What Is Debt Service Coverage Ratio (DSCR)?

Written by True Tamplin, BSc, CEPF®

Reviewed by Subject Matter Experts

Updated on June 08, 2023

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DSCR Defined

Debt Service Coverage Ratio (DSCR) is a ratio to measure a company's ability to service its short- and long-term debt. It is a measure of how many times a company's operating income can cover its debt obligations.

The ratio is one of the factors used by financial institutions to make credit-related decisions for an entity, and analysts use DSCR to make investment-related decisions.

DSCR Can Be Calculated Two Ways

The formula to calculate DSCR is EBITDA divided by total debt (including total interest to be paid and the principal loaned), where EBITDA of a company is the Earnings before Interest, Depreciation, Taxes and Amortization.

Instead of EBITDA, some investors instead use the formula:

For example, if a company has an operating income of $50,000 and total debt of $25,000 ($10,000 in short-term debt and $15,000 in long-term debt), then it has a DSCR of 2.

Formula Meaning

A DSCR of 1 or above means that the company has surplus operating income that can be used to service its debts. Conversely, a ratio below 1 is not a good sign because it means that the company is unable to service its current debt commitments.

For example, if a company has a DSCR of 0.5, then it is able to cover only 50% of its total debt commitments.

DSCR Company Perspective

Companies often employ different strategies to increase their DSCR score.

For example, they might reduce their amount of debt requested, or may reduce their expenses in order to increase their operating income and therefore their DSCR.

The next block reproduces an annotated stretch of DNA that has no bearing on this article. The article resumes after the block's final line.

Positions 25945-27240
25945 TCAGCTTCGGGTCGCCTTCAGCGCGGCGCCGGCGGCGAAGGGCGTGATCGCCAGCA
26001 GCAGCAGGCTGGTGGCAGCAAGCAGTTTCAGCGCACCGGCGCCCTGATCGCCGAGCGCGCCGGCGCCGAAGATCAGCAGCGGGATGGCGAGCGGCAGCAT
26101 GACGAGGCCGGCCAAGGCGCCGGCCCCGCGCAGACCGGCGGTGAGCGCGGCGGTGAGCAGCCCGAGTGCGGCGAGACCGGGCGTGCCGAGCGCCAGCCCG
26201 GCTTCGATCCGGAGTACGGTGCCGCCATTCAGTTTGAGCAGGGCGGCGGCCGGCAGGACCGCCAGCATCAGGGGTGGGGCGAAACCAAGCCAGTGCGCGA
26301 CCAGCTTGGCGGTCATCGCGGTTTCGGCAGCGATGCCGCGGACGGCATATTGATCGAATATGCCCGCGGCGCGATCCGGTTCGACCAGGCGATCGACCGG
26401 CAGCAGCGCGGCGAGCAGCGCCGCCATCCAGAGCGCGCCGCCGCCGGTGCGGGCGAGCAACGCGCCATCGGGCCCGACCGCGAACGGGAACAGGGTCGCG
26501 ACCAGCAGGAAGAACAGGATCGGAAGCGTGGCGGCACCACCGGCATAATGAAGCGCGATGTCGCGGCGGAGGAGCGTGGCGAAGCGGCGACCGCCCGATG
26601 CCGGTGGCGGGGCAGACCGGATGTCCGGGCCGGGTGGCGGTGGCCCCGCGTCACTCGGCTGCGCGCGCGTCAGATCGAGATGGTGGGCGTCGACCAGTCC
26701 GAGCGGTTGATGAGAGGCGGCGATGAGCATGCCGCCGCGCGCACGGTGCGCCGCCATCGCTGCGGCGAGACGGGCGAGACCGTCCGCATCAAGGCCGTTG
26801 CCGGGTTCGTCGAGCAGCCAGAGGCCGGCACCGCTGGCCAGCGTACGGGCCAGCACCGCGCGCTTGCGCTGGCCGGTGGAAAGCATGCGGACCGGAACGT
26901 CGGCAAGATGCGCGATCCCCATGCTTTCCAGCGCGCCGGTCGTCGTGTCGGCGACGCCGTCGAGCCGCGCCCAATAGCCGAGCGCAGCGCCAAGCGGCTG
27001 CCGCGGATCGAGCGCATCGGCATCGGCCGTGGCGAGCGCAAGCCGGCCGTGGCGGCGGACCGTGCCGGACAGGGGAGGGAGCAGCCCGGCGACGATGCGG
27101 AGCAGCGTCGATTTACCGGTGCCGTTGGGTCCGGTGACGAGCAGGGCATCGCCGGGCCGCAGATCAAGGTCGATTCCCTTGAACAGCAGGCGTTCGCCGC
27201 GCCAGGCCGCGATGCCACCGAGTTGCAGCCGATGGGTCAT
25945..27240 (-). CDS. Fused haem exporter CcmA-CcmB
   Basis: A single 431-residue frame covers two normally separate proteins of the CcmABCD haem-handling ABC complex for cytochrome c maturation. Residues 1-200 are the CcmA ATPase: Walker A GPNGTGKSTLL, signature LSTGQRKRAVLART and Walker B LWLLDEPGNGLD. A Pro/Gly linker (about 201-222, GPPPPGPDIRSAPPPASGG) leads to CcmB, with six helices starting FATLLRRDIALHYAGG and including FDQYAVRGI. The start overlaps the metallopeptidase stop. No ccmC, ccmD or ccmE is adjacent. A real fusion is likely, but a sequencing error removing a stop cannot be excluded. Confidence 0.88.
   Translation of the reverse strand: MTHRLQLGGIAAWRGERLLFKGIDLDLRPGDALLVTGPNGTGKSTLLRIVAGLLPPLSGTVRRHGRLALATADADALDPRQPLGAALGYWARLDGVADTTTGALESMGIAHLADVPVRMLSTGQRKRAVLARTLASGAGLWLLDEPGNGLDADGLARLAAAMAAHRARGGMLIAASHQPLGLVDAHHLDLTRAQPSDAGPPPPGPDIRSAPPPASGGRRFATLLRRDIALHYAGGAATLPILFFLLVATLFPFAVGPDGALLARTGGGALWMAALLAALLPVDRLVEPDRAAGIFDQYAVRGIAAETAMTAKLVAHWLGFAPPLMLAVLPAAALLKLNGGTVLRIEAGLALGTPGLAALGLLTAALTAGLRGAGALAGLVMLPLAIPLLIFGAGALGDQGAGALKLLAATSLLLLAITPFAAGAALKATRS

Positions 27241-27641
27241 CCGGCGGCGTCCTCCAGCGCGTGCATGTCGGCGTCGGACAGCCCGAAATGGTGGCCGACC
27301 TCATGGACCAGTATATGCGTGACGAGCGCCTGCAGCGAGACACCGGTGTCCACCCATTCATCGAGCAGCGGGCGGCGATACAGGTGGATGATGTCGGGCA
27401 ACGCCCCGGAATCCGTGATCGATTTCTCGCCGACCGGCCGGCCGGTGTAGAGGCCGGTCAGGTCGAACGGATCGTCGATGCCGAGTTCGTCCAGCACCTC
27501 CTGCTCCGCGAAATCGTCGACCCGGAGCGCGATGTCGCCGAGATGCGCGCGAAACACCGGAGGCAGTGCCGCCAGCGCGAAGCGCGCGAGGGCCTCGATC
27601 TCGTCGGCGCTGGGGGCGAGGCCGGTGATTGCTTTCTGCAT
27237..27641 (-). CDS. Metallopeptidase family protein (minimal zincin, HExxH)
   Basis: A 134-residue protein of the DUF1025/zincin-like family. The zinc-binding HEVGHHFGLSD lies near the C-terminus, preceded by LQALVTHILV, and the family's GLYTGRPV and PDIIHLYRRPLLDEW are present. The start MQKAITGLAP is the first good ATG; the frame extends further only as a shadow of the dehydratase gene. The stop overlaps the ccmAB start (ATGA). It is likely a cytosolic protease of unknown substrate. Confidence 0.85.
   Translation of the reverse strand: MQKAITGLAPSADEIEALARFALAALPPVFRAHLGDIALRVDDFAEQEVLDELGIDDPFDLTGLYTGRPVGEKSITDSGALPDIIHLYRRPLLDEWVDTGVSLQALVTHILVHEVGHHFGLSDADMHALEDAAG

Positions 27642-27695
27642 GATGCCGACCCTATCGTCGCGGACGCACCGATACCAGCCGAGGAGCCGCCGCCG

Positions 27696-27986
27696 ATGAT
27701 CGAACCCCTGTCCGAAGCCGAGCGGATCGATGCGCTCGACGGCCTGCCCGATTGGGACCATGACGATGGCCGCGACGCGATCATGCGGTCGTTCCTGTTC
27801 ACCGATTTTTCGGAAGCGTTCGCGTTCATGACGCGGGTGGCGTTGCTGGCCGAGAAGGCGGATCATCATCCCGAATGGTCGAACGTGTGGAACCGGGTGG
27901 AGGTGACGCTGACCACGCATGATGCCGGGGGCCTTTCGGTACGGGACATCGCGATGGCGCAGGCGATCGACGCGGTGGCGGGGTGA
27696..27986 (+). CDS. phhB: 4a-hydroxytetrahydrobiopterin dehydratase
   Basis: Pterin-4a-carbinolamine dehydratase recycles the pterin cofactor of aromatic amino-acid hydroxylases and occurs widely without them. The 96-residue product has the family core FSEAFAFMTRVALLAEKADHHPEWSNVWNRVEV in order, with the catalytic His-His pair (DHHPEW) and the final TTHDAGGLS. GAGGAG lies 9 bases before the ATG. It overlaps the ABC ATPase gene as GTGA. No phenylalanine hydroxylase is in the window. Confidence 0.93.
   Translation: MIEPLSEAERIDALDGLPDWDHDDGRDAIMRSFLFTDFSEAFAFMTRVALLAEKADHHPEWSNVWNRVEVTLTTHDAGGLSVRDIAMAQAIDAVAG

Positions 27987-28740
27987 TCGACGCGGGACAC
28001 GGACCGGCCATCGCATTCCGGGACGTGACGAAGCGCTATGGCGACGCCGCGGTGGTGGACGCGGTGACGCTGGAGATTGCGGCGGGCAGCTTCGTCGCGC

DSCR Importance

Financial institutions use DSCR scores to make credit lending decisions. Entities or individuals with good DSCR scores are generally eligible for loans and receive favorable terms compared to those with bad DSCR scores.

Benefits of Having a Good DSCR Score

Conditions in the broader economy, such as interest rates, can affect a lender's willingness to extend credit.

For example, lenders relaxed their minimum DSCR score requirements in the years leading up to the financial crisis of 2008. As a result, borrowers with low debt ratio scores had easier access to funds.

It is important to note that Debt Service Coverage Ratios provide less information when viewed in isolation. The debt service ratio of a company should always be measured relative to that of its peers in an industry.

Debt Service Coverage Ratio (DSCR) FAQs

About the Author

True Tamplin, BSc, CEPF®

True Tamplin is a published author, public speaker, CEO of UpDigital, and founder of Finance Strategists.

True is a Certified Educator in Personal Finance (CEPF®), author of The Handy Financial Ratios Guide, a member of the Society for Advancing Business Editing and Writing, contributes to his financial education site, Finance Strategists, and has spoken to various financial communities such as the CFA Institute, as well as university students like his Alma mater, Biola University, where he received a bachelor of science in business and data analytics.

To learn more about True, visit his personal website or view his author profiles on Amazon, Nasdaq and Forbes.

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